At Vox, Evan Soltas discusses new research from Nextoins showing racial bias in the legal profession. They put together a hypothetical lawyer’s research memo that had 22 errors of various kinds and distributed it to 60 partners in law firms who were asked to evaluate it as an example of the “writing competencies of young attorneys.” Some […]

“I Feel Like” and the New Individualizing of Morality

Historian Molly Worthen is fighting tyranny, specifically the “tyranny of feelings” and the muddle it creates. We don’t realize that our thinking has been enslaved by this tyranny, but alas, we now speak its language. Case in point: “Personally, I feel like Bernie Sanders is too idealistic,” a Yale student explained to a reporter in […]

The Invisible Worry Work of Mothering

Way back in 1996 sociologist Susan Walzer published a research article pointing to one of the more insidious gender gaps in household labor: thinking. It was called “Thinking about the Baby.” In it, Walzer argued that women do more of the intellectual and emotional work of childcare and household maintenance. They do more of the learning […]

“Tits”

Assigned: Life with Gender is a new anthology featuring blog posts by a wide range of sociologists writing at The Society Pages and elsewhere. To celebrate, we’re re-posting four of the essays as this month’s “flashback Fridays.” Enjoy! And to learn more about this anthology, a companion to Wade and Ferree’s Gender: Ideas, Interactions, Institutions, please […]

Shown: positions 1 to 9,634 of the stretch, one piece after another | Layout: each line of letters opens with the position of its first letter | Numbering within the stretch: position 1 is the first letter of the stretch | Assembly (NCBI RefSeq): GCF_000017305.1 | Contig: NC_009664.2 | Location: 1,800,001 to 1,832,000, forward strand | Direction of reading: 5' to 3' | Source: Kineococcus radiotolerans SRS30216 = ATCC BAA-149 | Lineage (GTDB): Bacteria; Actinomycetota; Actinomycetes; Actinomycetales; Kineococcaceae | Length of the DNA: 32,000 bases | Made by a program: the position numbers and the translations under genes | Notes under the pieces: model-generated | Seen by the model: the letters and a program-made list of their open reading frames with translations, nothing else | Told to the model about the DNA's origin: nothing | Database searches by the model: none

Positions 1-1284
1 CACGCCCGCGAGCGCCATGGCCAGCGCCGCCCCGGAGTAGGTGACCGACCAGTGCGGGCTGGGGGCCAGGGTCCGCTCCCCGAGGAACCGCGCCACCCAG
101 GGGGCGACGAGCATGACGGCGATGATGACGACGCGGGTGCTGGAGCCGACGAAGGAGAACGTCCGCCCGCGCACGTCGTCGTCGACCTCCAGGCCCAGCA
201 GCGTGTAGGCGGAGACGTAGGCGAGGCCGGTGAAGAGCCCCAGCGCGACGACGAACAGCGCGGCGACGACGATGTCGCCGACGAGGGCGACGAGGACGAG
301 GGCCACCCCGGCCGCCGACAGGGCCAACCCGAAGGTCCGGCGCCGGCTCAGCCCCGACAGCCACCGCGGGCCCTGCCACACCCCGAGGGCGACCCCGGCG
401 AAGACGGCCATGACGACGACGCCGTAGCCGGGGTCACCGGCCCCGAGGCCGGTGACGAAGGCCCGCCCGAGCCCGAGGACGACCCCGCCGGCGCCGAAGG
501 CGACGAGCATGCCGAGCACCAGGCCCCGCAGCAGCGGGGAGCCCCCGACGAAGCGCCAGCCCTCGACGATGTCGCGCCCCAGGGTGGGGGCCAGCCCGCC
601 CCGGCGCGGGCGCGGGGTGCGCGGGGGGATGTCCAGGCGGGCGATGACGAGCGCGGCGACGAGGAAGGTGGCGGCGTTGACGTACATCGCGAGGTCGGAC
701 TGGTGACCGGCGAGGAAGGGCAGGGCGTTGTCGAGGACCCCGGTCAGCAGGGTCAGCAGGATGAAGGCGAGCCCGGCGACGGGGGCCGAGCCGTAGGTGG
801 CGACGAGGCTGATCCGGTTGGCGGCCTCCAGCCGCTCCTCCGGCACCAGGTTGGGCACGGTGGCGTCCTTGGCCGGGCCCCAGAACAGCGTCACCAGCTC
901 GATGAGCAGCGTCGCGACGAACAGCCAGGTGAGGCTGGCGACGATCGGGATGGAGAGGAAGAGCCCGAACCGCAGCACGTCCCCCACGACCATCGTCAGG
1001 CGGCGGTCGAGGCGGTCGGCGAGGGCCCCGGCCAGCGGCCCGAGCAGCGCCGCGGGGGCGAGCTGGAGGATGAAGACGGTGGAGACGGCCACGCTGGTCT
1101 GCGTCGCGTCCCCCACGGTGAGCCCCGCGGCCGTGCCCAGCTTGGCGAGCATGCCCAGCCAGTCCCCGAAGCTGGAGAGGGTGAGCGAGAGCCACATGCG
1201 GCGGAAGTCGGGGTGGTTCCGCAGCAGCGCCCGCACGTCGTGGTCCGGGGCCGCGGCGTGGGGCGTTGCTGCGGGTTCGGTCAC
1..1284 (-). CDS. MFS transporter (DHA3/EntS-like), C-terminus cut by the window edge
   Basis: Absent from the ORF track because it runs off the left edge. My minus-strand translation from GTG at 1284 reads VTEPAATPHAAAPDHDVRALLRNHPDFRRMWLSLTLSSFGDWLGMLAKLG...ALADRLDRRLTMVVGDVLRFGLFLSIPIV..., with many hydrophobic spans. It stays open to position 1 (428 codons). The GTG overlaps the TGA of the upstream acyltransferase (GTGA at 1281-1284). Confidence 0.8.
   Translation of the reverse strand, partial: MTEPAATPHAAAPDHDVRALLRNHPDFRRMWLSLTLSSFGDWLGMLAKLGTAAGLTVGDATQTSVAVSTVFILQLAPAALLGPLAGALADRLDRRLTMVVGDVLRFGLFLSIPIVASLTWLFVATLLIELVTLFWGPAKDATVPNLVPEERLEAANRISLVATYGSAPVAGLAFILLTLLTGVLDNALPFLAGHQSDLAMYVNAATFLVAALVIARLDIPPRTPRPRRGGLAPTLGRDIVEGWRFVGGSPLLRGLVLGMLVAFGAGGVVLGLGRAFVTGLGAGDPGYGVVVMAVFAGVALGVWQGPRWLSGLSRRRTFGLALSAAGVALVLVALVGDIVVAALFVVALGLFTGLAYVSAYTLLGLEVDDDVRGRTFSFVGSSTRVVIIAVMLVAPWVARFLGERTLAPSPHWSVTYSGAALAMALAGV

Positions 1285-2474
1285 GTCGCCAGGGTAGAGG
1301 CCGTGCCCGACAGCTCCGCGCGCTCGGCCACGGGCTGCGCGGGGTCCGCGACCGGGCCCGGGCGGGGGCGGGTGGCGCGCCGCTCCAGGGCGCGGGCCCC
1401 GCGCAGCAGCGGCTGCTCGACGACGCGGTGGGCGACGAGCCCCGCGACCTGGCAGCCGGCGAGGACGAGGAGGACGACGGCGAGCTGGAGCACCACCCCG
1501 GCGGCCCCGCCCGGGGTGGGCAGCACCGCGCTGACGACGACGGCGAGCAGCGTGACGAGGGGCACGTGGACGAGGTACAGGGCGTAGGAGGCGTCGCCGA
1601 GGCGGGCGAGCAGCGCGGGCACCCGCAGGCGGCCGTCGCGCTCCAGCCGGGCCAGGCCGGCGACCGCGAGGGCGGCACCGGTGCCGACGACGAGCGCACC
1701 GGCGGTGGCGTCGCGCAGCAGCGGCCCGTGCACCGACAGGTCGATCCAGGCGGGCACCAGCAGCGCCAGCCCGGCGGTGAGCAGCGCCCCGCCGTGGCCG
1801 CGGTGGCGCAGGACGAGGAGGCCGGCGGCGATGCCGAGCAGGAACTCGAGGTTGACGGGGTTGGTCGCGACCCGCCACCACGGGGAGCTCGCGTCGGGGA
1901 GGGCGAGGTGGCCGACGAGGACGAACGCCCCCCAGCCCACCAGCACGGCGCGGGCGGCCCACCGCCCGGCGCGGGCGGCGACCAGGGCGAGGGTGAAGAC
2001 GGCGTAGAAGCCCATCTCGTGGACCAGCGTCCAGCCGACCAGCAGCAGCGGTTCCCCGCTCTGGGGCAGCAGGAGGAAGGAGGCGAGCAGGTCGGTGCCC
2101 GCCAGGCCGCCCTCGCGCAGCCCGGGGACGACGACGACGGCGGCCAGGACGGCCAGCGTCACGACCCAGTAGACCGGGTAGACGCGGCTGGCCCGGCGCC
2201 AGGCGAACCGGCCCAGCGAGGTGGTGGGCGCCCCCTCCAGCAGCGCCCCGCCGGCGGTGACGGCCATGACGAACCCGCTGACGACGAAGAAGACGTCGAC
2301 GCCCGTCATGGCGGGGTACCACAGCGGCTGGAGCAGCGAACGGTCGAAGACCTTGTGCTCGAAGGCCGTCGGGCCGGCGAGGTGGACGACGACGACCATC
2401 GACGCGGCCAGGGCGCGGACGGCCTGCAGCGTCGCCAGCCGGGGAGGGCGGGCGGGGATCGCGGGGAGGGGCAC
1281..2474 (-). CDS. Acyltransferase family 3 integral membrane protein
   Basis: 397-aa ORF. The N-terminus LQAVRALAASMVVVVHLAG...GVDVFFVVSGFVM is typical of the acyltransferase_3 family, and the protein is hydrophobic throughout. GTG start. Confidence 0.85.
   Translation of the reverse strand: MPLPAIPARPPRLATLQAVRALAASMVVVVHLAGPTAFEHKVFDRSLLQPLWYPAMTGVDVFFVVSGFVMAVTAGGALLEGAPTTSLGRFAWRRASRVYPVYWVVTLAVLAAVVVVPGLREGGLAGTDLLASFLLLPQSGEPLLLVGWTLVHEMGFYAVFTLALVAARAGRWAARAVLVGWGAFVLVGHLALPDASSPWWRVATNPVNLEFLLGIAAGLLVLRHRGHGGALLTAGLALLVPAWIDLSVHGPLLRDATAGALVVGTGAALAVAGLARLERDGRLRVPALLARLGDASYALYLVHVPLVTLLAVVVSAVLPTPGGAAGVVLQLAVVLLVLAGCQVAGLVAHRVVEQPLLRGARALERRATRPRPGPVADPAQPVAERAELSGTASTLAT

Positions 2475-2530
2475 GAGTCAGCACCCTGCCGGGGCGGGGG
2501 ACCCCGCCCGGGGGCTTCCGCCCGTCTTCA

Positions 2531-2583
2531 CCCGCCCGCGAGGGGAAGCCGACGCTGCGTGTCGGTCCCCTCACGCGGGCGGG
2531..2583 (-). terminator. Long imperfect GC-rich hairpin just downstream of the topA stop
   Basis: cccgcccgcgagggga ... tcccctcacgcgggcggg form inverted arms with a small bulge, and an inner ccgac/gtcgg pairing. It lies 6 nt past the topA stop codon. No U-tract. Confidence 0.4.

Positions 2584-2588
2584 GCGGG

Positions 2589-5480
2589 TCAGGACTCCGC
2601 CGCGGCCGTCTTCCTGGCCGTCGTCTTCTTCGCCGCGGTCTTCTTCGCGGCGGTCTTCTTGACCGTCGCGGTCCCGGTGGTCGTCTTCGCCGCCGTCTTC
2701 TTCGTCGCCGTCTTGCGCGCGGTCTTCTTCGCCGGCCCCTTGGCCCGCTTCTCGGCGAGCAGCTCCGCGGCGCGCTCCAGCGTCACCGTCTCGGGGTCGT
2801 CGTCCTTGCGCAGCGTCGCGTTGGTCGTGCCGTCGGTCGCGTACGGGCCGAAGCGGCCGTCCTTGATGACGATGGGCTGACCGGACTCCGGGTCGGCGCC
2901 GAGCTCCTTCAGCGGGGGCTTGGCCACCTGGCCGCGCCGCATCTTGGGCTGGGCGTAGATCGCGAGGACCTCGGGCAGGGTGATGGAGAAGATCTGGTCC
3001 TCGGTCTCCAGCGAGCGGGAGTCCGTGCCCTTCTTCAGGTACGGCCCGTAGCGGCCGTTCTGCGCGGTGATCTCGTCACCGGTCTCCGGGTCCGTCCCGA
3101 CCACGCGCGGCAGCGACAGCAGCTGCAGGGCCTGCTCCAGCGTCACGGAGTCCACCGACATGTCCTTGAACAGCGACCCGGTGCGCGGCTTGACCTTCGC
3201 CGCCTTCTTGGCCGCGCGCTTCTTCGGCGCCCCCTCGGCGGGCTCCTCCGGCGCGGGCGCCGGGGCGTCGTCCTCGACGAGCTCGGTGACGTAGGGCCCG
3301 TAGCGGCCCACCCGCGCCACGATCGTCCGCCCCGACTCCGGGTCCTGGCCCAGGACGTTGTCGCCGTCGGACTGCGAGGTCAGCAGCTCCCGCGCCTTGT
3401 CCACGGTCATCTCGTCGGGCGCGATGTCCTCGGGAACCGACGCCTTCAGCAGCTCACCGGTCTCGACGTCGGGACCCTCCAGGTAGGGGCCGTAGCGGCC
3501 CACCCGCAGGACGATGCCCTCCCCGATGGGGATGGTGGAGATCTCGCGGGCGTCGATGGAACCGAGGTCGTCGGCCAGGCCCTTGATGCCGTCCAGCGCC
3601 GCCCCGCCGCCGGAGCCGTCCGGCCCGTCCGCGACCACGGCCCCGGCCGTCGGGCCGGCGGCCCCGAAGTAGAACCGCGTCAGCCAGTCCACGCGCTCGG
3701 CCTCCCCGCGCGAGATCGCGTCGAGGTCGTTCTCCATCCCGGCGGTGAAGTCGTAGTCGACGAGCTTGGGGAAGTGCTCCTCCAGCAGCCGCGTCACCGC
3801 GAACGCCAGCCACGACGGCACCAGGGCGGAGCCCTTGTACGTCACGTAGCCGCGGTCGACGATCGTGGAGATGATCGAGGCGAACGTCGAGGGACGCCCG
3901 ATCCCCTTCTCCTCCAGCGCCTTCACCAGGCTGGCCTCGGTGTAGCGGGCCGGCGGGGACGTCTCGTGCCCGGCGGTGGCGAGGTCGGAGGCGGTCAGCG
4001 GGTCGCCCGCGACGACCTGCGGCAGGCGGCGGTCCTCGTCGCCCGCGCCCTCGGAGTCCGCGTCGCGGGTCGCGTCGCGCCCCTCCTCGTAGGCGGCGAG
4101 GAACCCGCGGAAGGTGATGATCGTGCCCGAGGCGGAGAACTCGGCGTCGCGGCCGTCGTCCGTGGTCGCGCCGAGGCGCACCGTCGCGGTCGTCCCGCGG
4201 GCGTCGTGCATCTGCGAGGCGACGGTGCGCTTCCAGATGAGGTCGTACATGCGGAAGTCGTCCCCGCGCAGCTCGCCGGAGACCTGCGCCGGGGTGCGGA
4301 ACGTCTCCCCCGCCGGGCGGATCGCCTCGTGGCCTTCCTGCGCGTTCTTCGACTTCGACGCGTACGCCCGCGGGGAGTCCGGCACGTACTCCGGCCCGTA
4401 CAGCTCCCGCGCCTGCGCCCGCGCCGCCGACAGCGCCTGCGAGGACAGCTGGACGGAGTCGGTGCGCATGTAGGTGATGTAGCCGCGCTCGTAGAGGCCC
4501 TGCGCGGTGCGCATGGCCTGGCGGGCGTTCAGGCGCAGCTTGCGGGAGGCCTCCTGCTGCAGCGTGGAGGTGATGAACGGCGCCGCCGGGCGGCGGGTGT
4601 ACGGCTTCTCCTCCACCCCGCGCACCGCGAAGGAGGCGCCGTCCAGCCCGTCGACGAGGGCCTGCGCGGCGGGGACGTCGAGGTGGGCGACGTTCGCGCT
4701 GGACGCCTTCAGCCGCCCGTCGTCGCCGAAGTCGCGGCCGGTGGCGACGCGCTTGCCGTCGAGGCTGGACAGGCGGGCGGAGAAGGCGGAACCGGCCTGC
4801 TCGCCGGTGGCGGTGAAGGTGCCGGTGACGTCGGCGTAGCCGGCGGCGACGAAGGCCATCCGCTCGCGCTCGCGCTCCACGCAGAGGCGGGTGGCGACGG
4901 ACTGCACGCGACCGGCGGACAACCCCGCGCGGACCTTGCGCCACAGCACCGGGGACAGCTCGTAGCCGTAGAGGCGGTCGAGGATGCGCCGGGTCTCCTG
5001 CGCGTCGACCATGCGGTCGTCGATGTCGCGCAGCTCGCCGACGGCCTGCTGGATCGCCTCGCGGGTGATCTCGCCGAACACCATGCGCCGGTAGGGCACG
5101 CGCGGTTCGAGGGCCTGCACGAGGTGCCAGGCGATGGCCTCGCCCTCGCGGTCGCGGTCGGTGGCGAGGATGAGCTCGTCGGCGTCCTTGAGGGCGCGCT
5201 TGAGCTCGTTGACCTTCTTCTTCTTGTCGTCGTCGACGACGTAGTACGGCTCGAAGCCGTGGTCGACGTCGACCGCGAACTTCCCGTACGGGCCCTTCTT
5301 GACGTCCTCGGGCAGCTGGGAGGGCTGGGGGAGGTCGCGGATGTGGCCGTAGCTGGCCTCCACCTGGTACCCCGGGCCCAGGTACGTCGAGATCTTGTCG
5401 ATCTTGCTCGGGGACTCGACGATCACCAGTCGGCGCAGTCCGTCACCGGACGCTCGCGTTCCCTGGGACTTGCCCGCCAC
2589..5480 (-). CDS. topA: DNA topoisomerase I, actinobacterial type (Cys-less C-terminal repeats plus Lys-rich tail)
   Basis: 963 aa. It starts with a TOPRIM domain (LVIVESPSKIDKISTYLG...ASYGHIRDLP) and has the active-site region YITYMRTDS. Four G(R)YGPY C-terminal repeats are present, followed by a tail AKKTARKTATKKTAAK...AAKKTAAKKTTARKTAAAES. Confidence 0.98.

Early Research on Police Body Cameras Suggests They Reduce Violence

Police brutality is a problem in US criminal justice. Police-worn body cameras are one potential “remedy” to these violent encounters, but they have both benefits and drawbacks. The cameras may increase transparency and improve police...Show More Summary

Women are less happy than men in marriage, so why does the media insist otherwise?

To Post Secret, a project that collects personal secrets written artistically onto postcards, someone recently sent in the following bombshell: “Ever since we started getting married and buying houses,” she writes, “my girlfriends and I don’t laugh much anymore.” Her personal secret is, in fact, a national one. Show More Summary

How Much Do Racial Wealth Gaps Affect the Next Generation?

The Wall Street Journal’s Real Time Economics recently looked at wealth inequality.  The first chart taken from the post shows wealth differences by race and age of head of family. Racial differences (white versus black and Hispanic) dominate whether looking at average or median net worth, and the gap grows as the head of the family […]

Why Aren’t There More Women in Politics?